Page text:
The Country of the Blind

by H. G. Wells

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Who is Núñez?

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Núñez, the protagonist of H. G. Wells’s story, is a man from Bogotá, Colombia who gets lost while hiking in the Ecuadorian Andes. The story presents him as a singular figure, a stranger who arrives in an isolated community and tries to make people think the way he thinks—in this case, literally to open their eyes. He comes across as an anti-hero; even as he is a rugged individual who resists social conformity, his vanity and self-importance also keep him from acknowledging the rights of others to live according to their chosen rules.

Working as a guide for a group of hikers, he takes a wrong turn during the night. Núñez literally stumbles into a settlement that he had dismissed as a myth. The community is inaccessible to outsiders; only the random tumble down a long, steep incline took him there. His natural curiosity is piqued when he realizes that he has reached is the legendary Country of the Blind. Everyone who lives inside its walls is sightless, to his way of thinking. Núñez is distressed by what he considers a disability with absolutely no advantages. He tries in vain to convince the people there that sight is superior. This is virtually impossible to do, however: because the people do not have any words for the concepts of vision or its lack. Núñez struggles in vain to understand how they cannot consider themselves to be blind or to understand the condition as a drawback. Touching his eyes, the local people find them abnormal, and also doubt his story and his sanity.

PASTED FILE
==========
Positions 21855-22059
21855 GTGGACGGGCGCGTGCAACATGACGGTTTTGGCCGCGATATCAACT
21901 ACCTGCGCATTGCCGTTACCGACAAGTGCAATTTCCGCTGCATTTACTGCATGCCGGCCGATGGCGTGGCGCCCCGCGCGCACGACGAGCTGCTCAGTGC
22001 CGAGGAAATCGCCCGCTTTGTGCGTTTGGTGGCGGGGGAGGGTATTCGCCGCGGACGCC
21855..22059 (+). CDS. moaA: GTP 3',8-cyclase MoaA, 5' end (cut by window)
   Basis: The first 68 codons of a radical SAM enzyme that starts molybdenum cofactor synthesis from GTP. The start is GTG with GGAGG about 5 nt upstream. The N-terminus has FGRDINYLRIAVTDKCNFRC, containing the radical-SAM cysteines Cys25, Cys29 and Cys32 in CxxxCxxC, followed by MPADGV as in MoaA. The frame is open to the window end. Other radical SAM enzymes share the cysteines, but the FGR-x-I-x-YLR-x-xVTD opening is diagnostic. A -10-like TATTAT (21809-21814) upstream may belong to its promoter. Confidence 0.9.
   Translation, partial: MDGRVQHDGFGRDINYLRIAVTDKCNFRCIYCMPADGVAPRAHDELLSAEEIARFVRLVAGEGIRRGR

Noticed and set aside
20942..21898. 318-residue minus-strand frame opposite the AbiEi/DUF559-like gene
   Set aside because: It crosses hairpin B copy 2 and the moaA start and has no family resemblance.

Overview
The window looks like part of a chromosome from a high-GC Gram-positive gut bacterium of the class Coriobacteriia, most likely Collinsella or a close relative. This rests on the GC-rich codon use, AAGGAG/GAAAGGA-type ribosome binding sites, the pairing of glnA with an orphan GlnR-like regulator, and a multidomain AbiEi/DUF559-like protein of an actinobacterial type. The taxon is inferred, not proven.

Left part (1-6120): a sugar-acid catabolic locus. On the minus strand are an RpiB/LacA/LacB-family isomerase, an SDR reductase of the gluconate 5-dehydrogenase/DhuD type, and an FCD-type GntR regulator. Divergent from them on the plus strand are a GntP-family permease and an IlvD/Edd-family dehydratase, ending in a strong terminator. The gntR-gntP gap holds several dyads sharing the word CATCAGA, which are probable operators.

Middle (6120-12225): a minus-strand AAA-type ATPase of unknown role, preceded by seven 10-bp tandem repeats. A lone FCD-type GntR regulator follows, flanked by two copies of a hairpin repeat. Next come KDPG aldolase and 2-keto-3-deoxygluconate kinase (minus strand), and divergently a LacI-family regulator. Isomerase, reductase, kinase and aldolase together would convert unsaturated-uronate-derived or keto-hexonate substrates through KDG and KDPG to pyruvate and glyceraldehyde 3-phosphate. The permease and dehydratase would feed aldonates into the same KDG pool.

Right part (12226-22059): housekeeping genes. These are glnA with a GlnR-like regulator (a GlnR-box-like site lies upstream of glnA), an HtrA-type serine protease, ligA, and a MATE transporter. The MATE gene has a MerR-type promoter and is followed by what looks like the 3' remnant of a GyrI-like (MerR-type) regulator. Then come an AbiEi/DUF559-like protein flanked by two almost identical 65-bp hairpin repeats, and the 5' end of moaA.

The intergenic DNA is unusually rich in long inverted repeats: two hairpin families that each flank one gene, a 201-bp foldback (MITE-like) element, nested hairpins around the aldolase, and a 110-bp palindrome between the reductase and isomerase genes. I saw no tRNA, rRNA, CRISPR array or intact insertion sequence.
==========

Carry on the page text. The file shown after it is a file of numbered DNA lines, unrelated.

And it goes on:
Núñez finds it difficult to conform to the community’s rules, and after breaking them by straying off the designated paths. The people ostracize him, but finally relent and, after punishing him by whipping, allow him to return in exchange for doing menial tasks. During his stay, the stranger becomes interested in a local woman, Medina-Sarote, the daughter of the family with whom he is living. When he states his wish to marry her, other community members oppose the match. Because he is generally viewed as mentally challenged, they worry about the couple’s future children.

Ultimately Medina gives him a choice: If he has his eyes surgically removed, she will marry him and he can stay. Refusing this choice, he leaves the community. The reader is left to wonder if he will ever make his way all the way back to his own people.

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